By Francine Banner, author of Beyond Complicity: Why We Blame Each Other Instead of Systems
What does it mean to be complicit?
This question is at the heart of my book, Beyond Complicity: Why We Blame Each Other Instead of Systems.
My interest in the topic stems from years of practicing and teaching criminal law. Legal scholars generally hate accomplice liability, because it fails to meet the classic elements of criminal law. Accomplice cases leave open questions: What does it mean to help another person commit a crime? Does a defendant have to have wanted the crime to happen, or can willfully ignoring a problem count? What if the helperwished a crime would take place—and tried hard to make it happen—but the assistance they offered failed to make a difference? Loose ends might not matter if the stakes weren’t so high; in the U.S., accomplices can get the same penalty as the primary perpetrator, potentially up to life in prison or the death penalty.
For five years I directed the Women’s Prison Project at the University of Michigan-Dearborn, a program through which faculty offered college courses to hundreds of incarcerated women. As I taught in the prison, I saw firsthand the impact accomplice charges have on women, many of whom come into the criminal justice system after helping a boyfriend commit a crime, or having failed to intervene when a partner abused their children. Like other criminal laws, accomplice charges disproportionately affect non-white defendants, whom jurors are more likely to see as acting “in concert” than white counterparts. They also impact young people, who are often the helpers who “enable” crimes to happen.
As I was seeing the effects of criminal legal complicity on my students, the world was changing. Post-pandemic society is different than it was before. Many of us have experienced individual and collective trauma. We are starting to comprehend the overwhelming risks posed by climate change, the opioid crisis, and wars erupting in Gaza and Ukraine. On a more hopeful note, social movements like #MeToo and Black Lives Matter are bringing heightened awareness to long obscured and deeply embedded problems of sexism and racism. We seem to have arrived at a liminal moment, a fragile period of transition. But as more of us grow aware of structural problems, there is powerful pushback against social change; it is extremely hard to convince individuals and institutions to take an interest in—let alone to assume responsibility for—something bigger than themselves.
The breadth of complicity is disconcerting. The term is used to describe the actions of incontrovertible harmdoers—the corporations who dump toxic chemicals, the managers who cover up acts by sexual predators. But complicit is also how we might describe an influencer who fails to post in solidarity about a global injustice, or a neighbor who votes differently than we do in a contentious election. “Silence is complicity” is an omnipresent refrain across email signatures and social media. It is a phrase that begs the question: Is silence, really, enough to make someone complicit?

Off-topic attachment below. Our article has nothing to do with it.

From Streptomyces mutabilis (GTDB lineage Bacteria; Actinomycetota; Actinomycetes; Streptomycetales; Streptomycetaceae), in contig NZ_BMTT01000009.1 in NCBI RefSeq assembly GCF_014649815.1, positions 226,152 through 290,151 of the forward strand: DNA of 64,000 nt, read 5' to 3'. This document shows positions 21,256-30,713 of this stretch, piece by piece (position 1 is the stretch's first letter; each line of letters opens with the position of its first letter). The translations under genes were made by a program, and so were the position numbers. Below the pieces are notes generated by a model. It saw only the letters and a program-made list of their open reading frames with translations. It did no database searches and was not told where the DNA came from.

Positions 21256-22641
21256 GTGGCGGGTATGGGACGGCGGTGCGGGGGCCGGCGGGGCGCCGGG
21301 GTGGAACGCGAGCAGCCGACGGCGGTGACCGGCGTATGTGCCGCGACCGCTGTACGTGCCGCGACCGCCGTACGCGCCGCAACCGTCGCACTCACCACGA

On one hand, investigating complicity can expose relationships between sometimes distant persons or entities that were not visible before. The fear of being labeled complicit can hold corporate and institutional feet to the fire. Complicity is the cornerstone of novel legal theories that are being used to—at long last—hold organizations to account for their roles in facilitating sex trafficking, encouraging troubled young people to purchase firearms, and “turbocharging” the opioid crisis.
But being called out as complicit can lead to isolation, removing a person from the human community without providing a clear path to redemption. There are no guidelines for determining how much punishment is enough, or if and when a transgressor is deserving of being welcomed back into the fold. So far complicity has proven to be a more effective mechanism for implicating supporting players than it has for deterring autocrats and despots.
Conservative lawmakers take full advantage of complicity’s breadth when they pass ordinances that punish aiding and abetting gender affirming care, laws so broad they potentially forestall the work of hair stylists and librarians. Complicity is the foundation for “bounty-hunter laws” encouraging private citizens to file lawsuits against anyone who lends money to a friend so they can obtain an abortion, or who drives a patient across state lines. As Amy Sepinwall and Michael Dorf point out, alleged concerns about complicity underlie “conscience claims” from employers that refuse to provide employees with insurance that covers reproductive healthcare, and protestations from business owners who refuse to serve LGBTQ+ customers.
I have come to see exploring complicity as akin to unfolding a work of origami, revealing intersecting paths taken and not. The structure may be fragile. If we unfold with too much force, the paper might tear. But in this threshold moment, unfolding existing beliefs and systems is essential, and complicity gives us a tool to do it.